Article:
Clyde Fitch (1865-1909) between 1890 and 1909, wrote at least 62 plays-36 original scripts, 21 adaptations, and five dramatizations of novels. For most of his career, he was the reigning king of New York Theater: On one occasion, he had four plays running on Broadway; on another occasion, he had five. In the days before income tax, his annual earnings were equivalent to $15 million today. As sensational as his plays were, with their opulent, realistic settings and reliance on well-worn plots and melodrama, were hot controversies involving the man, including plagiarism (false), obscenity (acquitted) and homosexuality (true). Two of his finest plays (both revived at Metropolitan) raised eyebrows-what with Fitch's female lead in The Truth committing suicide, and audiences at The City shocked and even fainting over Fitch's depiction of drug abuse, incest and an actor uttering the word "goddamn" for the first time on a Broadway stage. He collaborated with Edith Wharton to create a stage version of The House of Mirth, last presented at Metropolitan in 2012. Off-stage, Fitch raised eyebrows with his sartorial flamboyance, effeminacy, luxurious lifestyle, and, early in his career, a brief romance with Oscar Wilde to whom he was often compared. Fitch died in France in 1909 at age 44.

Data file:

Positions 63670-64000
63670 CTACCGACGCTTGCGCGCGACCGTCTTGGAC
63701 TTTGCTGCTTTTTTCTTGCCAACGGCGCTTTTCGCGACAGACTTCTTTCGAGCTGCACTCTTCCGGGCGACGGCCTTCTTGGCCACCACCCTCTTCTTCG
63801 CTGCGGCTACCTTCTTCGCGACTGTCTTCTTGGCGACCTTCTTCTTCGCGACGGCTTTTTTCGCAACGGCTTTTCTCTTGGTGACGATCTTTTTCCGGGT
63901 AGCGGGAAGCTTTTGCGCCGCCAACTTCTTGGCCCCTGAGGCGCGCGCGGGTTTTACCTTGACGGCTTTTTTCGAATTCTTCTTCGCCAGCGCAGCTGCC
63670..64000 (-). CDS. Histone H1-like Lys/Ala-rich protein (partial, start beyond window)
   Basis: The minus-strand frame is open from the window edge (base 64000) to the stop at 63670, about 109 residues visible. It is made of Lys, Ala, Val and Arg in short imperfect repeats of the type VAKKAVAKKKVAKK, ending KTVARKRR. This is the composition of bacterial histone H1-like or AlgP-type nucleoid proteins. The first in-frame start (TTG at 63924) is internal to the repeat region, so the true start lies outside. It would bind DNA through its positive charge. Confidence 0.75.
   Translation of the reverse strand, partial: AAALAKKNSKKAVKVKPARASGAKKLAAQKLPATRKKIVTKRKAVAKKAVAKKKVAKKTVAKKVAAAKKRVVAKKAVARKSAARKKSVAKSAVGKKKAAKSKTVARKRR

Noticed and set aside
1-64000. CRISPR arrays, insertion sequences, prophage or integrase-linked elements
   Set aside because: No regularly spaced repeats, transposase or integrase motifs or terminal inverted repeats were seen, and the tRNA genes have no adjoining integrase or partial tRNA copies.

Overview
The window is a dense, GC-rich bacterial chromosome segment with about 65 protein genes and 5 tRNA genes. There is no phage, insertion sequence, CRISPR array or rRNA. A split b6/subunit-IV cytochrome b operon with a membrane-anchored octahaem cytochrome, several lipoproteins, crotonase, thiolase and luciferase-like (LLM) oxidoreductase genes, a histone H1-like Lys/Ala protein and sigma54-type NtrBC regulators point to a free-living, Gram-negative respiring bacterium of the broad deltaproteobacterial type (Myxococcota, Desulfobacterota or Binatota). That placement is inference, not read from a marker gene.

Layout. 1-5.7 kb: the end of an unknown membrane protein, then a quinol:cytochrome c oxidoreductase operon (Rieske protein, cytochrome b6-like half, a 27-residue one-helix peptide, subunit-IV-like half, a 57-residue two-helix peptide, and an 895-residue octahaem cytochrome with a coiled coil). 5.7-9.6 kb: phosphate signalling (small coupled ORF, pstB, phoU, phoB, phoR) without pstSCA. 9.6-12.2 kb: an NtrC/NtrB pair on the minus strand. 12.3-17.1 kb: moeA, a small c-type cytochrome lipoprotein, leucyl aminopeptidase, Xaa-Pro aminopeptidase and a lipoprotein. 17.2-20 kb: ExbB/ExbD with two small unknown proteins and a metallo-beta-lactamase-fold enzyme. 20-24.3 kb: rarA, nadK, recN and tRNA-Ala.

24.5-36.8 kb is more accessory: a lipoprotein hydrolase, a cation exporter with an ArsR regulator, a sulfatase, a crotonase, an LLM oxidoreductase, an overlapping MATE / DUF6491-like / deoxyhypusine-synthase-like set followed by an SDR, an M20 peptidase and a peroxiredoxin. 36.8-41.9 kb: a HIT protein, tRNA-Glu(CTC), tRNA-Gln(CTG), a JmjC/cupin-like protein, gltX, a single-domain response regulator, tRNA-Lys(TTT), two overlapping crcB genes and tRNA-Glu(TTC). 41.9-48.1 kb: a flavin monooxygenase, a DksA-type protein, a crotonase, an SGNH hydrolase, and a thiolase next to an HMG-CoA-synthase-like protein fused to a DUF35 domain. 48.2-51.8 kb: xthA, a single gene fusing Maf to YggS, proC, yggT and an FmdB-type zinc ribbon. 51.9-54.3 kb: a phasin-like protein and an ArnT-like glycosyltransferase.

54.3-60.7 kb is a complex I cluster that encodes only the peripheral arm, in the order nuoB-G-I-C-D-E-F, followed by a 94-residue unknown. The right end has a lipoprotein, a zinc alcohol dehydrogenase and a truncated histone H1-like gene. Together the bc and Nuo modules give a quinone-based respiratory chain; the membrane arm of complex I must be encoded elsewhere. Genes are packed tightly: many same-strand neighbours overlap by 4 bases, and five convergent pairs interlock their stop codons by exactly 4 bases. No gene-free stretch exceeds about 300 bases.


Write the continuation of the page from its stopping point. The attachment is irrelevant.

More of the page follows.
The Climbers is directed by Michael Hardart and features in the cast Levi Adkins, Becca Ballenger, Erin Beirnard, Margaret Catov, Ian Eaton, Alexandria Ann, Marc LeVasseur, David Licht, Matt McAllister, Erin Leigh Schmoyer and Alyssa Simon.

PERFORMANCES
September 8th - October 8th, 2017
Thursdays - Saturdays at 7:30 pm
Sundays at 3 pm

ADDITIONAL PERFORMANCES
Monday, 9/11 at 7:30 pm (Pay What You Will)
Wednesdays, 9/27 & 10/4 at 3 pm
Saturdays, 9/30 and 10/7, at 3pm

ABOUT METROPOLITAN PLAYHOUSE

METROPOLITAN PLAYHOUSE explores America's theatrical heritage through forgotten plays of the past and new plays of American historical and cultural moment. Now in its 26th season, the theater received a 2011 OBIE Grant from The Village Voice for its ongoing productions that illuminate who we are by revealing where we have come from. Called an "indispensable East Village institution" by nytheatre.com and "invaluable" by Back Stage, Metropolitan has earned accolades from The New York Times, The Village Voice, and The New Yorker. Other awards include Outstanding Performing Arts Group from the Victorian Society New York, and 18 nominations for NYIT Awards since 2010, with winners Lenore Wolf for short script, Sidney Fortner for costumes, Frank Anderson for lead actor. Recent productions include ON STRIVERS ROW, LEAH, THE FORSAKEN, END OF SUMMER, O'NEILL (Unexpected), WALK HARD, ALISON'S HOUSE, INJUNCTION GRANTED, THE MAN OF THE HOUR, ICEBOUND, WITHIN THE LAW, THE HERO, A MAN'S WORLD, BOTH YOUR HOUSES, THE HOUSE OF MIRTH, DEEP ARE THE ROOTS, THE JAZZ SINGER, ONE-THIRD OF A NATION, UNCLE TOM'S CABIN, and DODSWORTH, as well as the Alphabet City and East Village Chronicles series.